Sunday, April 15, 2012

Getting Full on Less Dough: the Hungry Preacher's Guide to Savvy Shopping, PART 2

"A well-used coupon is as good as cash.  Treat it as such."
     -The Hungry Preacher, 2012

By the way, quoting yourself is a great way to broach a topic on a blog AND at a party (more on that in my series on social savviness).

So, coupons.  I'll try to remember that figuring out coupons for some people is like figuring out computers for people like me: very intimidating, and you'll always feel like what you DON'T know is more important than what you DO know.

A couple of differences, though:
-The "rules" of coupons are fairly stagnant.  It's not like new technology is always coming out, rendering your knowledge obsolete
-A little bit of knowledge of couponing can, in fact, provide you with a little bit of help.  In contrast, I have found that a little bit of knowledge with computers usually just means that I will spend an extra 10 minutes poking around before I end up calling an expert.

It also might help to attack head-on the scariest thing about coupons: Being "that guy" (or girl).  "That guy" is the one who is at the front of a long line to check out, holding a stack of coupons, while the cashier is trying to figure out why the machine won't scan one of them.  The cashier is squinting at the fine print, then digging through your bags trying to find an item that matches the coupon.  Your kids are squirming, the kids of the people behind you are squirming, kids all over the world are squirming, and their parents all know that it's your fault.  You just want to empty your wallet on the counter, cry "keep it" and run to your car, leaving behind your purchases or even your kids.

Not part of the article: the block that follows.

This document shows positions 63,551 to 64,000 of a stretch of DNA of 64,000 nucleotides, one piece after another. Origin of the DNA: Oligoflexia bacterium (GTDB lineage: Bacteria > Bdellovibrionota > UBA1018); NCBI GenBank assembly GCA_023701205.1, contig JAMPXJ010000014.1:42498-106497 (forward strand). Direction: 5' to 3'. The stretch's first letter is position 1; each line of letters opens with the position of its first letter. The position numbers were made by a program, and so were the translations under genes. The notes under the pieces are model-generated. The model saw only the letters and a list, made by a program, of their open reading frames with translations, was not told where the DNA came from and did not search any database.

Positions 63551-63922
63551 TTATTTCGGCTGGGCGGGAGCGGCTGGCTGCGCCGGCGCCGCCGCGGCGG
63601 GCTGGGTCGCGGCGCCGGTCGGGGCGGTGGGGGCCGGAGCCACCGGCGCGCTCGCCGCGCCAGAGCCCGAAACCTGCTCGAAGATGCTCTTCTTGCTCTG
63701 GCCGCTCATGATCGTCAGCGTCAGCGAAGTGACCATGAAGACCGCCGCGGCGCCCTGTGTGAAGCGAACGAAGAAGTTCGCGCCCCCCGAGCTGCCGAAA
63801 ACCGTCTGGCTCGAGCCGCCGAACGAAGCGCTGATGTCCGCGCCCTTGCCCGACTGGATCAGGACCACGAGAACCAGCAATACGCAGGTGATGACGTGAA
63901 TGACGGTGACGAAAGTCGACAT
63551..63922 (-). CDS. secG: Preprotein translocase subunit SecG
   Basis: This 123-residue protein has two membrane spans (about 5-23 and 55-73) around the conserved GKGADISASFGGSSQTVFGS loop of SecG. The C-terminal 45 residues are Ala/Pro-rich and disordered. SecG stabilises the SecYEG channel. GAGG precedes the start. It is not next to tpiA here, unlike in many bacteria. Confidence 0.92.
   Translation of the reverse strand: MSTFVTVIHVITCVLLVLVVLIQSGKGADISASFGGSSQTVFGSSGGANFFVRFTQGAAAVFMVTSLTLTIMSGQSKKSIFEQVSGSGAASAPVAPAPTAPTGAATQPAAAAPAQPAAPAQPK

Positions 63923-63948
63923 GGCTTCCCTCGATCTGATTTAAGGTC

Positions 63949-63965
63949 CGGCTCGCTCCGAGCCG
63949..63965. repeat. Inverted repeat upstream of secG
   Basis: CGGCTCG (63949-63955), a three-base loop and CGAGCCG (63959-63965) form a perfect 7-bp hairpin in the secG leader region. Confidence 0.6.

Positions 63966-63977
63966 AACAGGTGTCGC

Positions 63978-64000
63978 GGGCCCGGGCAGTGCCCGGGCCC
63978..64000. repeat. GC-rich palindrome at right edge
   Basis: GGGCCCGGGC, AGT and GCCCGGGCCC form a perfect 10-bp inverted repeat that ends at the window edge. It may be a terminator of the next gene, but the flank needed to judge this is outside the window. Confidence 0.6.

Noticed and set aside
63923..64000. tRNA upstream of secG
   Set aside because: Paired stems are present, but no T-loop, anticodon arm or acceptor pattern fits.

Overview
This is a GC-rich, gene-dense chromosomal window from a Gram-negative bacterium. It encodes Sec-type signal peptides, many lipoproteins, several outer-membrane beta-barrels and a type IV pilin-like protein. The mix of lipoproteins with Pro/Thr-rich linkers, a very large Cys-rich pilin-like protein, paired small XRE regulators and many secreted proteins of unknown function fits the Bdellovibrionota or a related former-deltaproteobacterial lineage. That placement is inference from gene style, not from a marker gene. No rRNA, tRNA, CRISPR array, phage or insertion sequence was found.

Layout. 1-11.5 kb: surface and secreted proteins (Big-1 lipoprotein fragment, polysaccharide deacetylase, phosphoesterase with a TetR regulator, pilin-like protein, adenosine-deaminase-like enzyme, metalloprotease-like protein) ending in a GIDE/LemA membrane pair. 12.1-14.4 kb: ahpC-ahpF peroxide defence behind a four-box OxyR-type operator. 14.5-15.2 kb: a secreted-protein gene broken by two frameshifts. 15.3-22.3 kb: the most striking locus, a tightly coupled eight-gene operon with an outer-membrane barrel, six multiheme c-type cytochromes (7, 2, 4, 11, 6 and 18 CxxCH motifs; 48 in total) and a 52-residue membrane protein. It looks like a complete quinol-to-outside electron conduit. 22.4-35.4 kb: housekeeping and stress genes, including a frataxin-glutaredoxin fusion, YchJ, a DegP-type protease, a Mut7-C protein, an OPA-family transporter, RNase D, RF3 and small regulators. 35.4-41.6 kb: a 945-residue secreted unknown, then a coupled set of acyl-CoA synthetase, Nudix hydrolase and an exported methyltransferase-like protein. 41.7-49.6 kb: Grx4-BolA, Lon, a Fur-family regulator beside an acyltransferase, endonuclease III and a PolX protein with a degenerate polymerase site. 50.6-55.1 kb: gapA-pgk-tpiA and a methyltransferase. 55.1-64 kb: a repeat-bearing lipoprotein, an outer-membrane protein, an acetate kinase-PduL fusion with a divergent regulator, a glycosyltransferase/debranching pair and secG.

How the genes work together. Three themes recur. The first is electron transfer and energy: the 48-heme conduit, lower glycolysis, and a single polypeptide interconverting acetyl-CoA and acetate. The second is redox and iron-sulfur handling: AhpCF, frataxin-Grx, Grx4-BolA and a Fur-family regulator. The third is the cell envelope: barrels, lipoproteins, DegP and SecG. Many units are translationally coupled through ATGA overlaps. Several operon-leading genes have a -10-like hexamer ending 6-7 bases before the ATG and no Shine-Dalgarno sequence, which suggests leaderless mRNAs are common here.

First off, I've been that guy, and you're right: it's no fun.

Second, I survived.  So can you.  If you do your homework, and something goes wrong at the checkout, that's fine.  It happens.  You don't need to act entitled, rude, or demanding.  But you DO have a right to know why your coupon isn't working.  The fault may be with you, but even if it is, you still have the right to have the cashier explain what the problem is.  Don't apologize for that, and don't feel bad about it.  Your job is to save money for your family.  Don't let the stinkeye from strangers or a grumpy cashier keep you from doing that.

Over that hump?  Good.  On to couponing proper.

Since I don't know exactly what might work for you, I'll tell you what works for me, and let your pick which of these bull's horns you want to take and run with.

We begin bright and early on Saturday morning.  I hop out of bed at 6:00, put on my robe, and fetch the morning paper.

A couple of those details are embellished, but the important thing is that I do, in fact, get the paper delivered to my home on weekends.  It only takes a couple of bucks worth of coupons for the paper to pay for itself.  Then, hey, free paper!

Each weekend, there are anywhere from zero (usually on holiday weekends) to three booklets of coupons.  I pull out the booklets and set them aside.  Then I wait for either a baseball game or a football game to be on television.  That is prime clipping time, since clipping is a pretty mindless task and I would be watching the games anyway.

Once a game is on, I flip through the pages and mentally categorize each coupon into one of three categories:
1.  I have a high chance of using this before it expires.
2.  I have a low chance of using this before it expires, but I might use it if this item goes on some ridiculous sale.
3.  I have virtually no chance of using this coupon.